Consensus Call on Latin Sharp S and Greek Final Sigma

Andrew Sullivan ajs at
Tue Dec 8 23:58:47 CET 2009

Dear colleagues,

On Sat, Nov 28, 2009 at 06:28:22PM -0500, Vint Cerf wrote:
> Should Latin Small Letter Sharp S and Greek Small Letter Final Sigma  
> be PVALID in IDNA2008 or not:
> Please Respond by choosing among the following:
> (1) Both characters should be PVALID
> (2) Both characters should be DISALLOWED
> (3) Only Latin Small Letter Sharp S should be PVALID
> (4) Only Greek Small Letter Final Sigma should be PVALID

Because we have only the choices above before us, and because the
Chair has not adjusted the question to include any transitional
strategies, I am left to choose among them (since the deadline for
comments is today).

I would prefer that we come to some agreement in favour of some sort
of transitional strategy, because I believe that without such a
strategy, there will be a number of important clients that will ignore
whatever the WG concludes and do some sort of mapping prior to the
IDNA lookup stage.  The effect of this will be to have some mapping
that is effectively a part of deployed IDNA2008 without it being part
of the documents we produce.  I suspect that implementers will
collaborate but not converge perfectly on a mapping in such a case.
That will mean the worst of all worlds: we'll get subtle
incompatibilities (probably with widespread common functioning), and
yet we still will not get the benefits of these additional characters.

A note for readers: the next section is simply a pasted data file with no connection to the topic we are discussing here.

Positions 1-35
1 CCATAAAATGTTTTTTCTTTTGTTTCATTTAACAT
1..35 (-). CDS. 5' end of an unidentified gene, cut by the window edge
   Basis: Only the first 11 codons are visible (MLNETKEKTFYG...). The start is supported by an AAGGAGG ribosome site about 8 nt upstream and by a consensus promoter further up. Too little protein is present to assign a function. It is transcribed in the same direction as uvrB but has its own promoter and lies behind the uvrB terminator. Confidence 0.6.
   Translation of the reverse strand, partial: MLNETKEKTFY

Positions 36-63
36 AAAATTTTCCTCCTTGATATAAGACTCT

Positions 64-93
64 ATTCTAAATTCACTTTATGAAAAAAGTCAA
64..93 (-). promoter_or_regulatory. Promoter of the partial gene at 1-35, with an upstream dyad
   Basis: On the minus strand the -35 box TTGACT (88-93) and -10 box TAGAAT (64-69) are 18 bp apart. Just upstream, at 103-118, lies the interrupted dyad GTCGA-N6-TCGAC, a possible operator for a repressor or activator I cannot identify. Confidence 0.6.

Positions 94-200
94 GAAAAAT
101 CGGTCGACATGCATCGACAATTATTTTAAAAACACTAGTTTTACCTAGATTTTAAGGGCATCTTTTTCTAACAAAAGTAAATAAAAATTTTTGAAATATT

I therefore believe that some variant of MAYBE (such as the
suggestions for flag-day cutover with a transitional period, or my own
sketch of a negotiation protocol whereby a client can learn of zone
policy) is preferable to any of the options 1-4 above.  Despite the
lukewarm reception it garnered, I will endeavour (I hope this evening)
to outline how I think the negotiation of capabilities could be
undertaken.  I freely admit it's a fantastic kludge and willing to
accept that it's a horrible idea, but I haven't seen any other
proposals for actual gradual adoption of the characters as client
capability expands.

To me, what is most important is the overall effect on user
experience.  Whereas I do understand the objection that in the short
term, we will be faced with an extremely nasty backwards
incompatibility (such that a given IDNA target is actually ambiguous),
I believe that the harm from that is less than the harm that comes
from not delivering on our plan to get out of the way of localized
registry policy and localized experience.  I accepted the arguments at
the beginning of this work that we wanted to move towards
localization, and not just internationalization, of the name system.

Therefore, if the WG is unable or unwilling to consider alternatives
to the options the Chair presented, I must say that among the options
I prefer (1).  Mine is nevertheless a very weak endorsement, and I
urge us to concentrate on finding an acceptable transition strategy
that allows us to mitigate the obvious nasty effects of backward
incompatibility.  In particular, I am keen for us to avoid creating a
case where widespread ambiguity of identifiers happens as soon as
someone upgrades their client.

Best regards,


Andrew Sullivan
ajs at
Shinkuro, Inc.

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